- MPAA Rating:
- Not Rated
- 88 mins
- Jonathan Patrick Moore, Erin Bethea, Terry O'Quinn, James Marsters, Bill Cobbs
- Drew Waters
- Drew Waters, Erin Bethea
Content at a Glance
kissing in several scenes, first as a dating couple and then as husband and wife; husband and wife, clothed, kiss on their bed; a woman, who has a minor part in the film, becomes pregnant and shares that her boyfriend left her after he learned she was expecting.
g/omg-4; little dork-1
a man breaks objects in anger because of his wife’s illness.
wine is consumed with dinner; a joke about partying in the library where a couple studied a lot; woman with iv is given treatments.
a woman wears a short skirt in a scene; mild cleavage; a shirtless man in the bathtub; man in boxers; men in shorts.
woman coughs up blood; woman vomits due to sickness; woman loses hair due to treatments; death and grief; tension and arguments between characters; a woman suffers a miscarriage.
Limited Theatrical Release – Benjamin Morton’s (Jonathan Patrick Moore) life changed forever the day he met the little girl next door. Ava (Erin Bethea) was and always would be the girl of his dreams. What began as a childhood friendship grows into a meaningful relationship as the two plan their lives together. When life takes a turn neither of them expect, their entire future is called into question, and they must decide what it really means to make the most of life.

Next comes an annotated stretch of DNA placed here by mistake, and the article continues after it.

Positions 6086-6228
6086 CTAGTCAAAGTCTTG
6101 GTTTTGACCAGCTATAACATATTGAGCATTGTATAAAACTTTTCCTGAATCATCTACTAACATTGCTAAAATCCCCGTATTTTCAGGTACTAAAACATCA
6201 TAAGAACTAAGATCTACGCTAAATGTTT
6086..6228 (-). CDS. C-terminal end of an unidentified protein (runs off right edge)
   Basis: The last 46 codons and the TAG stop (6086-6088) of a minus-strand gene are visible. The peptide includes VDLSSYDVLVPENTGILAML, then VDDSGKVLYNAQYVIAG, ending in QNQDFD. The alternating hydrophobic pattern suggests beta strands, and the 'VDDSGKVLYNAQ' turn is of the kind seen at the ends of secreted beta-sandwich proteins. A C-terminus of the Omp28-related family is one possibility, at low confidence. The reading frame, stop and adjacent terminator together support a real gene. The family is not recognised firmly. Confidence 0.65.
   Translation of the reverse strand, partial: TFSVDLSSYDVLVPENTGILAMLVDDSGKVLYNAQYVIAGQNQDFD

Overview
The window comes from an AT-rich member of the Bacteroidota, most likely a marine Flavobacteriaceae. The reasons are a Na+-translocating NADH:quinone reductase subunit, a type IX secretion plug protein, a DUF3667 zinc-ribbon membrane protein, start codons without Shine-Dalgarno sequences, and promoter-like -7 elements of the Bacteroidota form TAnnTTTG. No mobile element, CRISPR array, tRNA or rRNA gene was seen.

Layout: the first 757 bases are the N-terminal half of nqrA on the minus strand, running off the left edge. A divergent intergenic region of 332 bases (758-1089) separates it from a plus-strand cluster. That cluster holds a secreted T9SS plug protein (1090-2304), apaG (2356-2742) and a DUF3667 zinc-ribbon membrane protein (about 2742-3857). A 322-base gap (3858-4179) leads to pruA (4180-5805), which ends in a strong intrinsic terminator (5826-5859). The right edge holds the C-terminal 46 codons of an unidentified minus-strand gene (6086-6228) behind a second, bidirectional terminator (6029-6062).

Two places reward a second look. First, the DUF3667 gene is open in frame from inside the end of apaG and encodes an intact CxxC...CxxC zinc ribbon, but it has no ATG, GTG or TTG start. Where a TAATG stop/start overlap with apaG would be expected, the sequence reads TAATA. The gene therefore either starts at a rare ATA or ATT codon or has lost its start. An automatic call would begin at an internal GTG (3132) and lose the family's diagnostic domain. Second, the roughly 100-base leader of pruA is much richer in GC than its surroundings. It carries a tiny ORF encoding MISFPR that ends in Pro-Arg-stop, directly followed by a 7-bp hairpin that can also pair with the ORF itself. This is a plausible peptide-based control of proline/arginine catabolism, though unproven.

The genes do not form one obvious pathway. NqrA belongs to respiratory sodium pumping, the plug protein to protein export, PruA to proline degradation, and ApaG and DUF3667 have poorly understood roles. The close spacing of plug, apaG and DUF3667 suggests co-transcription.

NEW LIFE is about love’s power, no matter the circumstances in life, to give strength and hope.
“New Life” is a powerful movie about the hope that love gives, even in the midst of grief. Jonathan Patrick Moore stars as Benjamin Morton, a man who has known Ava (Erin Bethea), his future wife, since childhood. Ava became his first friend when he and his family moved to the United States from England, and they have been together ever since.
They go through ups and downs, including a tragic event regarding a child. Yet, when they move forward and seem to be at their happiest, life throws them a curve in the form of cancer — and Ava will need chemotherapy to beat it. Ava keeps a sense of humor, calling fellow chemo patients at the hospital “chemo-sabies,” something close to what Tonto called the Lone Ranger. Proving his love for her, Ben shaves his head when she begins to suffer hair loss from the chemo treatments, and he remains a rock for his wife. She keeps a sense of humor as she puts on a blue wig and gives Ben a wig that looks like a rooster’s mane. After her recovery, they share some of their happiest moments, such as when she presents him with a boat called Je T’aime (French for “I love you”), which they remember from their childhood. Then, tragedy strikes again, and they will need love and strength to move forward. Fortunately, their story has a little light at the end of the tunnel. We are awarding this film our Dove “Family-Approved” Seal for ages 12-plus. It has a few tear-inducing moments but presents a wonderful message of hope with a quality script, direction, and acting. Erin Bethea and Jonathan Patrick Moore shine in the lead roles.
For Ages 12 And Over© The Dove Foundation – All Rights Reserved.